I came to Columbus from China in 1948. I remember the first time I arrived in this strange country. I felt so lonely that I dreamed an airplane would take me back to China. I cried every day. I missed my mother and all my good friends. I can't speak English and can't go out by myself?just like a dumb and deaf mute person. That kind of depressed my inmost heart. I cannot find a suitable word to describe it.

My husband and I lived with a Chinese friend. One day an American came to knock the door. My friend answered her "yes." Later she was shaking her head and said "no." I was so envious of her. I asked myself when can I understand and speak English like her. From that time I was determined to start learning English, but my son was just born also.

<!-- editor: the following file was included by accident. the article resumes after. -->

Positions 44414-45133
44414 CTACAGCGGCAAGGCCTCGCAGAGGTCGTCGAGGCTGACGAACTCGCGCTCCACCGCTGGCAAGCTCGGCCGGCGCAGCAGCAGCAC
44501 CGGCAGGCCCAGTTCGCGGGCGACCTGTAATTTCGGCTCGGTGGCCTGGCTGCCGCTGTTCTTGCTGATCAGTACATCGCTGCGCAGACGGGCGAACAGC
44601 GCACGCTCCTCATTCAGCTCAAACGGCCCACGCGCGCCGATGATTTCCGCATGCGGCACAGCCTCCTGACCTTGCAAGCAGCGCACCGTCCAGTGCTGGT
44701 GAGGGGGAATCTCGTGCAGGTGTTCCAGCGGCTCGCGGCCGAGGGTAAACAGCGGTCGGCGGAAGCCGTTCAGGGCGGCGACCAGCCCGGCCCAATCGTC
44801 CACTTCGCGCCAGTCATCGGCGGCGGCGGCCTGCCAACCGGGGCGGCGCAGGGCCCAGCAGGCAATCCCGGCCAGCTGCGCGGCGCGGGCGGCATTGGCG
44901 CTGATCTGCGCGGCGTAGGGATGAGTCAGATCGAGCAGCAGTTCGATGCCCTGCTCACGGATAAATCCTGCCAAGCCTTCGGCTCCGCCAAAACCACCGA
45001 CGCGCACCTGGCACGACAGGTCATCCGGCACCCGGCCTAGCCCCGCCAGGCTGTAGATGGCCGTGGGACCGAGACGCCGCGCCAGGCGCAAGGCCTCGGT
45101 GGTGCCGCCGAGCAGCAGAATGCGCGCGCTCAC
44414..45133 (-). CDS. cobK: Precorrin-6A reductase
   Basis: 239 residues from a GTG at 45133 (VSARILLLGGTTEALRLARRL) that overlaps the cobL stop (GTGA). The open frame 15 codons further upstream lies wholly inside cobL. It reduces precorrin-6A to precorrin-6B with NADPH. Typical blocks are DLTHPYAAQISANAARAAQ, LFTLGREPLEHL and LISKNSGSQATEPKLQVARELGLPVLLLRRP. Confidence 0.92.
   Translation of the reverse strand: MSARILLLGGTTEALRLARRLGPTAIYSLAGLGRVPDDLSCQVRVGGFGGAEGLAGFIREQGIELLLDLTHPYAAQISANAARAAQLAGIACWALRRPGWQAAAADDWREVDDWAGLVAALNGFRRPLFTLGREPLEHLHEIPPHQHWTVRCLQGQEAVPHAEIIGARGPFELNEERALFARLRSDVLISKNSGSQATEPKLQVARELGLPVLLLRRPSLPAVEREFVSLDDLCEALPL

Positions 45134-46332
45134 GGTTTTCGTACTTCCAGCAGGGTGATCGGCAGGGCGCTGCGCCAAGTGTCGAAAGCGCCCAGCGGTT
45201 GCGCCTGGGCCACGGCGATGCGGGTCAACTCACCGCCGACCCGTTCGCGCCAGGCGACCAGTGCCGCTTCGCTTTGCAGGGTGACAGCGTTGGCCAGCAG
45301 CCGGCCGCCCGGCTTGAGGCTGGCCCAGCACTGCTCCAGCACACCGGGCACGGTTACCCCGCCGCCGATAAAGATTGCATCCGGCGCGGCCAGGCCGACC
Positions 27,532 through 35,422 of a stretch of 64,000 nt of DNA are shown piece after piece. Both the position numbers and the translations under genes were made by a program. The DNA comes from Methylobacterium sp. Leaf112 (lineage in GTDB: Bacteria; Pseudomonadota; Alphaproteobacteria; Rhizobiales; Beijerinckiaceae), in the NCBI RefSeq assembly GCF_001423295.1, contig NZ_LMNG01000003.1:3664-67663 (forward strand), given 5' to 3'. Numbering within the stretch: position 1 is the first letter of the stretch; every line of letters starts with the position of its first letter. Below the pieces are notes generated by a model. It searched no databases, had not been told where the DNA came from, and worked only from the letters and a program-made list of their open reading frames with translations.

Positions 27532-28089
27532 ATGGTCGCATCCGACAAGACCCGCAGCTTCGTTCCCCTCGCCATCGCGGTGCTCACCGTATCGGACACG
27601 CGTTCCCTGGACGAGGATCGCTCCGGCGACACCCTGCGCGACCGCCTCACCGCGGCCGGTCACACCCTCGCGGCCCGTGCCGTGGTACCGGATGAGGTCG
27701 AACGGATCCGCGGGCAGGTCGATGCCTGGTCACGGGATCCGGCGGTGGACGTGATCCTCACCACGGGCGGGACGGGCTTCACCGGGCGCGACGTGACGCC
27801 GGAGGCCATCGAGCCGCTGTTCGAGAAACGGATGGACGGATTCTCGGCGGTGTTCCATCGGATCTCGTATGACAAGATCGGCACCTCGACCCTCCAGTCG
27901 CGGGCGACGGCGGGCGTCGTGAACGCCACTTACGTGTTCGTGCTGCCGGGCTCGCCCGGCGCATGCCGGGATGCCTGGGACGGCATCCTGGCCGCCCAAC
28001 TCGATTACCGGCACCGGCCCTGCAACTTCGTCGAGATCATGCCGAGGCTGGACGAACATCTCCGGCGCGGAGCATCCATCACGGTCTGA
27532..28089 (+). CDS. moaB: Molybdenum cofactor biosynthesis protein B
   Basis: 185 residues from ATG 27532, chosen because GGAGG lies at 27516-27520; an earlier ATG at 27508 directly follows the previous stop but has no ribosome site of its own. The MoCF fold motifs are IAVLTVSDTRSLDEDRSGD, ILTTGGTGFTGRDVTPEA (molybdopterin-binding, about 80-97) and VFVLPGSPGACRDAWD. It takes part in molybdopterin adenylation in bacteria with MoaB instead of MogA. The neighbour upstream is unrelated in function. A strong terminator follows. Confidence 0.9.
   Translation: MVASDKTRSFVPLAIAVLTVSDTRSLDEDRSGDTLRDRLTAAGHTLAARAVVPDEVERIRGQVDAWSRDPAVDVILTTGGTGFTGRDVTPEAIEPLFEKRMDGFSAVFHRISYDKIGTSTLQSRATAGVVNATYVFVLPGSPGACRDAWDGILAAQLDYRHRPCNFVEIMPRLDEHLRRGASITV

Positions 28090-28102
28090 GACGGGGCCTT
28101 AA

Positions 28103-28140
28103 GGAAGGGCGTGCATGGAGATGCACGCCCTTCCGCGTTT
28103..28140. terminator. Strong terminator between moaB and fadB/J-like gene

We had a laundry business. I could not go to school to learn English. One day I met an elderly American lady on the bus. She talked to me a lot. I did not understand at all, I just smiled to her, but she thought I knew what she said. Later she found out I never learned English. Then she bought an old McGuffy schoolbook for me. Every week she stopped at my laundry and taught me English from that book. I studied by myself while I worked. I put the book against the wall between the ironing board and the wall. If some word I didn't know, then I asked my husband. Sometimes he had a good mood that he answered me. Otherwise he kept quiet.

When the laundry mat opened a lot, it made our laundry business go downhill. We were hardly able to make a living. Then we changed to do a grocery business. In beginning we only had American food. Gradually I added different countries' foods. We were the first Oriental grocery in the town. I did not have experience at all. It was more risky than to gamble, especially since my English was so poor.